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- Incrementing Numbers, Over Multiple Sessions 22 answers
In a programming language of your choice, write a full program that, when run, prints a positive integer N and then modifies its own source file such that the next time it is run it will print N+1.
For example, this (ungolfed) Python 3 program satisfies this behavior:
N = 1 print(N) with open(__file__, 'r+') as f: N = int(f.readline()[4:]) + 1 code = 'N = ' + str(N) + '\n' + f.read() f.seek(0) f.write(code)
Right away it declares and prints N, then it opens itself and rewrites its first line so the declared value of N is incremented. Then it copies the rest of its code verbatim and writes the new code to the same file, resulting in a program that will print N+1 when run again.
If the file were named
incr.py, running it on the command line would look something like this:
C:\somepath> python incr.py 1 C:\somepath> python incr.py 2 C:\somepath> python incr.py 3 C:\somepath> python incr.py 4
At this point,
incr.py would read:
N = 5 print(N) with open(__file__, 'r+') as f: N = int(f.readline()[4:]) + 1 code = 'N = ' + str(N) + '\n' + f.read() f.seek(0) f.write(code)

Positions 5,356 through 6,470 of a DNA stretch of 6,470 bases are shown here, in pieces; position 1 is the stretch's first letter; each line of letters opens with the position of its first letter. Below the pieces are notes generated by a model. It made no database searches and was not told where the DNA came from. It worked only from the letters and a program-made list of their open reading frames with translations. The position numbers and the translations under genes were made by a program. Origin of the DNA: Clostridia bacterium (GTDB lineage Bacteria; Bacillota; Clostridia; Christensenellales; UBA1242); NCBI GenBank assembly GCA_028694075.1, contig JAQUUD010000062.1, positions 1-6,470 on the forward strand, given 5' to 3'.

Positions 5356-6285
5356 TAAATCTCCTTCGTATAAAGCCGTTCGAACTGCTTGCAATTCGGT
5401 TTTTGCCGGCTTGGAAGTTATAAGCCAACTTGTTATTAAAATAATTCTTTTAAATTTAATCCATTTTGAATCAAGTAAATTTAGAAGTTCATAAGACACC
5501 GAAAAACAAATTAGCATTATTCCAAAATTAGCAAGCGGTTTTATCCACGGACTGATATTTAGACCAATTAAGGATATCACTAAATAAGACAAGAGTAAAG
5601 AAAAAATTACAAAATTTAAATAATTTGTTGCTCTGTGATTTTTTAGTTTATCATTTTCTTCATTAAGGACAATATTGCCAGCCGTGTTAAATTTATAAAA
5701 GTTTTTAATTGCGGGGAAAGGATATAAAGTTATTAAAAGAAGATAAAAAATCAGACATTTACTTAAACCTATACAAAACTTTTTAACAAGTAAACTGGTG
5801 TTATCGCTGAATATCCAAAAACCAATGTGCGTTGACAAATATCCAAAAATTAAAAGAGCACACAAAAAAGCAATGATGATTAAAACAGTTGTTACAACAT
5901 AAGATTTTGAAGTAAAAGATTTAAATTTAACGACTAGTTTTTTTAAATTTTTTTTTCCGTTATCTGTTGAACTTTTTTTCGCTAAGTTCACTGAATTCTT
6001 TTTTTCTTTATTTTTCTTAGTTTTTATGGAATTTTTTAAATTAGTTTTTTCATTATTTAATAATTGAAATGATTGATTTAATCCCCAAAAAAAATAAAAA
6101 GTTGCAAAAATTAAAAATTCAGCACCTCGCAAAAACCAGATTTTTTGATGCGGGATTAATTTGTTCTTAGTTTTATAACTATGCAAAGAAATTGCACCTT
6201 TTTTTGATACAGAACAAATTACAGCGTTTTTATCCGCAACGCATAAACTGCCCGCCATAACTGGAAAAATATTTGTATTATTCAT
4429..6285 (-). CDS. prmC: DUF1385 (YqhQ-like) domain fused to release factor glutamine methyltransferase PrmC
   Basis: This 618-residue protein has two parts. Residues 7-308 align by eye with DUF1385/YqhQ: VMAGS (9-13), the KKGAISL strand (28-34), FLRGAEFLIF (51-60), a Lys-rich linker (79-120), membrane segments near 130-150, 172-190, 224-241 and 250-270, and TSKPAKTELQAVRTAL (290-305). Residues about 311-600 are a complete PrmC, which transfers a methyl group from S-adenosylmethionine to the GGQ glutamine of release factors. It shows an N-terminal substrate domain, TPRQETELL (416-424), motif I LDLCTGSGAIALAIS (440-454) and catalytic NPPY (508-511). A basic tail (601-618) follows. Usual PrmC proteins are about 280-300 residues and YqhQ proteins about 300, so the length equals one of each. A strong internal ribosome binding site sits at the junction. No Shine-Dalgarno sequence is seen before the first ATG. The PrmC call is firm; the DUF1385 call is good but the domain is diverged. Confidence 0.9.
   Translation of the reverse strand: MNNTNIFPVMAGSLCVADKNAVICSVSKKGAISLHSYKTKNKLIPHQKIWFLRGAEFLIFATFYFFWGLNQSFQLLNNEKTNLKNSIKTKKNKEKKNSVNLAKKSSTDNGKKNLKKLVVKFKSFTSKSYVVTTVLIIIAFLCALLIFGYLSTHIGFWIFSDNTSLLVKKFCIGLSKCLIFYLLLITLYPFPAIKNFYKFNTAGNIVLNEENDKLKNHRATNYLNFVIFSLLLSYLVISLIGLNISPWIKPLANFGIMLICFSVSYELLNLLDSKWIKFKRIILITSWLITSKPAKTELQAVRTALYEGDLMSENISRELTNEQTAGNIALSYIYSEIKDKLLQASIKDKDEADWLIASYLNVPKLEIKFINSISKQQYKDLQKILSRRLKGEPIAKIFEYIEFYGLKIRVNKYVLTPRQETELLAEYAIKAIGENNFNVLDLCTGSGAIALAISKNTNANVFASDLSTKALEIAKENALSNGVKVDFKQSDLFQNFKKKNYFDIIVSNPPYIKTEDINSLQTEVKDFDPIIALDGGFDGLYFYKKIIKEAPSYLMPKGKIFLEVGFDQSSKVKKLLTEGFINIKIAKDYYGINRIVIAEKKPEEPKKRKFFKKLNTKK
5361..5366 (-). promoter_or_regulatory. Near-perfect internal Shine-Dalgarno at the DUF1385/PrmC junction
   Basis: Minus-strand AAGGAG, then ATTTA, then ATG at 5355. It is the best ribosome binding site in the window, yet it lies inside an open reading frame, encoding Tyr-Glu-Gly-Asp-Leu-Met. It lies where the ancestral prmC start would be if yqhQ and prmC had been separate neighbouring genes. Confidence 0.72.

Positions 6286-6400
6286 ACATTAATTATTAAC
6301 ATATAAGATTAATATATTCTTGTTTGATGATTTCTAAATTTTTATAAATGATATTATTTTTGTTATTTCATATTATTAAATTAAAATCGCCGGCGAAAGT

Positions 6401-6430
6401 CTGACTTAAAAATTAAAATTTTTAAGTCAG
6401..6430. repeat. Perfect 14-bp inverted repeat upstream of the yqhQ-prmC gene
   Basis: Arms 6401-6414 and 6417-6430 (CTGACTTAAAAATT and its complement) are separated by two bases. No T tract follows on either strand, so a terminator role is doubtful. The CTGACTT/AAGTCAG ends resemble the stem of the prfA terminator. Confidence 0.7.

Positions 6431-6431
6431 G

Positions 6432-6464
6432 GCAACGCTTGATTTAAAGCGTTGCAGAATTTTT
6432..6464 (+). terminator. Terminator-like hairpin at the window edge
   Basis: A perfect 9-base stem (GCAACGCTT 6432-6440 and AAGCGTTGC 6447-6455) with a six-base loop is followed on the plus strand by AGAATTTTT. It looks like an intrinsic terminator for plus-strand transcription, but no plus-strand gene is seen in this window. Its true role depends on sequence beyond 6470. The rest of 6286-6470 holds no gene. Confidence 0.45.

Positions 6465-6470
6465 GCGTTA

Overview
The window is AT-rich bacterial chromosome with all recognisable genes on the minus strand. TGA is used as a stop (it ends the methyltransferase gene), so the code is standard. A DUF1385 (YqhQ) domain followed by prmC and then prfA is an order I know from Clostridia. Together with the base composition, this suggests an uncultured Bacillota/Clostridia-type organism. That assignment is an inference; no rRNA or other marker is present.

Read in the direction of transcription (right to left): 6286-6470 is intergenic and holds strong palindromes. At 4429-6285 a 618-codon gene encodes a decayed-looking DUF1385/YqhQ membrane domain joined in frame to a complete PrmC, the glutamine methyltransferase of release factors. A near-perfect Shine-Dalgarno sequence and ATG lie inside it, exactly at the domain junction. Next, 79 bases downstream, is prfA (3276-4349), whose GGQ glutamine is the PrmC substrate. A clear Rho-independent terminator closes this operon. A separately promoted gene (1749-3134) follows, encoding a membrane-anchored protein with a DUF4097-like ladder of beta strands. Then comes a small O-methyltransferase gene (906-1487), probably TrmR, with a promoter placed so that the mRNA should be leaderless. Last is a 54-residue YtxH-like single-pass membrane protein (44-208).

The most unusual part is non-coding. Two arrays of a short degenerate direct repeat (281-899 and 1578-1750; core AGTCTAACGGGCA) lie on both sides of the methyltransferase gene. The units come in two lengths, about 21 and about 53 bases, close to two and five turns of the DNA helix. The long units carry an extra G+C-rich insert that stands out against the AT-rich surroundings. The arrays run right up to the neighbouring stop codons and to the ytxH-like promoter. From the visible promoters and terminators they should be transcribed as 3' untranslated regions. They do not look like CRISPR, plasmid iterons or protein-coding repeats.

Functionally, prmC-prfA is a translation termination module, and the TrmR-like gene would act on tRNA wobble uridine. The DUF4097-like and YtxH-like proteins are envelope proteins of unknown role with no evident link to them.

Your program should behave essentially the same as this Python example, though of course your program structure may be very different, even changing as N increases. (You don't need to define N as a plain integer on the first line, for example.)
Give the program that prints
1 in your answer. Programs for all higher N can then be inferred. The shortest
1-printing program in bytes wins.
The output should be the sole number N in decimal (or your language's most natural base), followed optionally by a trailing newline.
Your program must actually rewrite its own source code file, not simply output its modified source like a quine.
The file name and/or path of the source file may be hardcoded into your program (e.g.
'incr.py'could have replaced
__file__in the Python example) but the program's behavior should not depend on them. If the file is moved or renamed it should be easy enough to rewrite the program accordingly.
The source file's name and path should not change during execution.
Temporary files may be made (to copy code to or whatever) but they should be removed before the main program ends. Specifically, the only side effects of running your program should be:
Printing N to stdout.
Changing the source file so it will print N+1 when next run.